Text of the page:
Some of the CSSJ Federation participants at the prayer service. Over 30 sisters, associates, St. Joseph Workers, and partners in mission from the U.S. Federation of the Sisters of St. Joseph joined with over 400 individuals in the Catholic Day of Action for Immigrant Children, part of a "Stop the Inhumanity" campaign designed to increase the visibility of the Catholics who are willing to take risks on the issue to increase pressure on the U.S. government to end child detention.

Among this group, were five sisters who participated in the non-violent act of civil disobedience to protest the traumatizing abuse of immigrant children and their families. These sisters — joined with 50 other participants who prayerfully decided to risk arrest as part of a nonviolent action — prayed in the streets of Newark for the end of child and family detention. The five sisters included Sr. Patricia Johnson, sister of St. Joseph of Carondelet- St. Louis and executive director of the U.S. Federation of the Sisters of St. Joseph; Sr. Joan Gallagher, sister of St. Joseph of Brentwood and co-chair of the Federation's Leadership Council; Sr. Janet Kinney, sister of St. Joseph of Brentwood; Sr. Erin McDonald, sister from the Congregation of St. Joseph; Sr. Susan Wilcox, sister of St. Joseph of Brentwood.

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Sister Patricia Johnson said she discerned and ultimately decided to participate in the non-violent civil disobedience because "this action by Catholics is so important to call attention to the life-threatening and developmentally damaging impact on migrant children that our country's detention policies are causing." She said it was important to "stand with my sisters, associates, and partners in mission to decry this terrible injustice and to invite others to join us in this effort to stop detaining migrant children. When normal efforts to call our government to provide humane treatment to those who are vulnerable fail, it is incumbent upon us to act boldly to call attention to this immorality."

Sisters Patty Johnson, Janet Kinney, Joan Gallagher, Erin McDonald, and Susan Wilcox participating in nonviolent civil disobedience.The event was organized by a coalition of 13 Catholic organizations, with both national and local New York/New Jersey area groups participating. Hundreds of sisters, priests, brothers, and activists participated, including the Archbishop of Newark Cardinal Tobin. "The point of today is to be able to show the real face of children who are incarcerated," he said.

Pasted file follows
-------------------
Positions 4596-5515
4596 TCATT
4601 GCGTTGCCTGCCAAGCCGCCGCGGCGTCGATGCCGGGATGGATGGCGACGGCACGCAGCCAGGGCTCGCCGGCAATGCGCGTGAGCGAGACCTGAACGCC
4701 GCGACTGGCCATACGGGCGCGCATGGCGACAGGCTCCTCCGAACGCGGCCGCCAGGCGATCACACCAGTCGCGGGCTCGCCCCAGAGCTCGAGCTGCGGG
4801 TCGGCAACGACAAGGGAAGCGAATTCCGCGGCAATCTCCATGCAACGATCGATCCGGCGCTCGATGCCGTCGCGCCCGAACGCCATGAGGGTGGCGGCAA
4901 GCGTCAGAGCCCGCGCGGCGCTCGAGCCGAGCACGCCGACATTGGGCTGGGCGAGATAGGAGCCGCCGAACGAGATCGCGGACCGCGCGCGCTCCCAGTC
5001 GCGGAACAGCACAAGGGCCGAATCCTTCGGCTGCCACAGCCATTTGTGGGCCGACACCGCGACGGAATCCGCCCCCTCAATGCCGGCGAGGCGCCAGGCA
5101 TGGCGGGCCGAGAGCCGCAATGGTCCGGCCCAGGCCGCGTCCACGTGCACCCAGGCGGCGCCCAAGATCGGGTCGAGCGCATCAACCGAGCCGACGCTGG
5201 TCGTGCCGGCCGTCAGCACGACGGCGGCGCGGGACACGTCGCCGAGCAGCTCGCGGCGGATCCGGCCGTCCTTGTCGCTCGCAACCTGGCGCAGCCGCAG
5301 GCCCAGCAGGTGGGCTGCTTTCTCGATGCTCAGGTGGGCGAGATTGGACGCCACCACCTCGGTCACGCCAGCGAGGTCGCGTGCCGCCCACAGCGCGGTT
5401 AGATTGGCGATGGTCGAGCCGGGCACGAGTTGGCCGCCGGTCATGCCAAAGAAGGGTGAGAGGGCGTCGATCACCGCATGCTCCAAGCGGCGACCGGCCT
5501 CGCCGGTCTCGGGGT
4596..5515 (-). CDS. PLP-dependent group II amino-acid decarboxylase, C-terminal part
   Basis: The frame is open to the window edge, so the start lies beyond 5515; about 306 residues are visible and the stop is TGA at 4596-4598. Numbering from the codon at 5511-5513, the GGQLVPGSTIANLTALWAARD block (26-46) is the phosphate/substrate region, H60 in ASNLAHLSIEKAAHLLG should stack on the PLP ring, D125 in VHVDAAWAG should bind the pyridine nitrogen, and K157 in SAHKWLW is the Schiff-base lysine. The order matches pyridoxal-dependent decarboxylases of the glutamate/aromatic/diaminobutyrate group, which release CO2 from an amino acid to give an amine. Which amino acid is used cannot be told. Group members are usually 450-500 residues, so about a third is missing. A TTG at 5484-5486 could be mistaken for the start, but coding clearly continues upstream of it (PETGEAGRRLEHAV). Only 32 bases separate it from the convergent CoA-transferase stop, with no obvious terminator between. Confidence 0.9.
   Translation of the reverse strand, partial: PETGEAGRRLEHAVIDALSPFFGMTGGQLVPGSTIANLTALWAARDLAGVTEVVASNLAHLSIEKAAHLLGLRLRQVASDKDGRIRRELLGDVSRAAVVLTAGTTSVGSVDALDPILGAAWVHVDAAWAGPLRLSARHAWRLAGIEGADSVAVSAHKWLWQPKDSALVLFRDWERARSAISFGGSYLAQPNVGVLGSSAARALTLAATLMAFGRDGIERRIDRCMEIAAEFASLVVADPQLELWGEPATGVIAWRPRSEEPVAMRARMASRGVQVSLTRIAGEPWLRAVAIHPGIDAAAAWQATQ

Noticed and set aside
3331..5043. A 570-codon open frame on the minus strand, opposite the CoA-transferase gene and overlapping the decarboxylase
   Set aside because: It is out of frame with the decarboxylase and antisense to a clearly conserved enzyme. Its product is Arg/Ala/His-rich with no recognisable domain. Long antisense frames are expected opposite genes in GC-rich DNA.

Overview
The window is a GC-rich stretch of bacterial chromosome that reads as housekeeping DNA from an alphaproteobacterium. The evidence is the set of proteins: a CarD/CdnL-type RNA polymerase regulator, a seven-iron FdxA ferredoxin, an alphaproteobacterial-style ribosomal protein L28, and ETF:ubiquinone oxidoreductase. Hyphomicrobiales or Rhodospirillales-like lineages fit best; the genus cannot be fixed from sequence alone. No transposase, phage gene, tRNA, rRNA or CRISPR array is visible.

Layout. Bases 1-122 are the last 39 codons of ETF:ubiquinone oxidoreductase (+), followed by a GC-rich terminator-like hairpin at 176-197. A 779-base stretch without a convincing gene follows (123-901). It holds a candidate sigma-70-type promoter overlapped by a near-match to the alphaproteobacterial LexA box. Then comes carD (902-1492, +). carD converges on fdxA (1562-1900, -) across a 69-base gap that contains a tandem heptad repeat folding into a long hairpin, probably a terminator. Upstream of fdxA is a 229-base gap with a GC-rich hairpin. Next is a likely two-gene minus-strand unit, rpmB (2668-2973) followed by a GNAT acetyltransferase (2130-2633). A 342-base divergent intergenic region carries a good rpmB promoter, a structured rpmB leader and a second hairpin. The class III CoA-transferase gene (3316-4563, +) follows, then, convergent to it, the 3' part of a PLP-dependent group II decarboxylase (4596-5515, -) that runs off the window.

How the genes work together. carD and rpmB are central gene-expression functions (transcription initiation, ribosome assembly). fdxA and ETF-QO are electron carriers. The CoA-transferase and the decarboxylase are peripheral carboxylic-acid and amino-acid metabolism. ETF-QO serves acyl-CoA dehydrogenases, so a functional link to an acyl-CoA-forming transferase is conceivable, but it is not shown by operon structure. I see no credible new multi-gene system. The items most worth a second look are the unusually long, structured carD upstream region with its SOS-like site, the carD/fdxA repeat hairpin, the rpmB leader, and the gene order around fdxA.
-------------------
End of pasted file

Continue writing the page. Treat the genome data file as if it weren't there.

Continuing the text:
After a prayer service at St. Mary's Church, the protesters processed through the city chanting phrases such as, "No cages, no walls," and "Let our children go, now." Many of them displayed the photos of the faces of the seven detained children who have died in custody since 2017. 

As the sounds of church bells faded, sirens took their place as a police presence accompanied the protesters to the Immigration and Customs Enforcement Federal Building where a peaceful protest was organized. Speakers gave testimonials on their experiences as immigrants or those working with them.

Sister Ann Scholz, SSND, associate director for social mission of the Leadership Conference of Women Religious (LCWR), which represents 38,000 Catholic sisters, spoke of the sisters' legacy serving in solidarity with migrants, and she condemned the Trump administration's policy of detaining children and separating families. "The Gospel commands and the values of this nation demand that we act for the dignity of every human person," she proclaimed.

This was the second Catholic Day of Action event. The first was held on July 18 in Washington, D.C. at the Russell Senate Office Building where 71 Catholic leaders were arrested, including two Sisters of St. Joseph. A third Catholic Day of Action Event is planned for October at the border in El Paso, Texas, with a teach-in on Oct. 11-13 and a nonviolent direction action on Oct. 12.

Kristen Whitney Daniels, assistant director of the U.S. Federation of the Sisters of St. Joseph, said: "The Federation is thankful for the participation and prophetic witness of so many of our sisters and partners in mission at this historic event." Whitney Daniels, who participated in the Catholic Day of Action for Immigrant Children both in July and September, said "In my time working with the Sisters of St. Joseph, it's been impressed on me the importance of living out our mission to serve to the 'dear neighbor' through word and action. I am thankful to work for an organization that continues to bear this tradition through our physical presence at the Catholic Day of Action and the spiritual solidarity of our sisters and associates at congregations throughout the United States."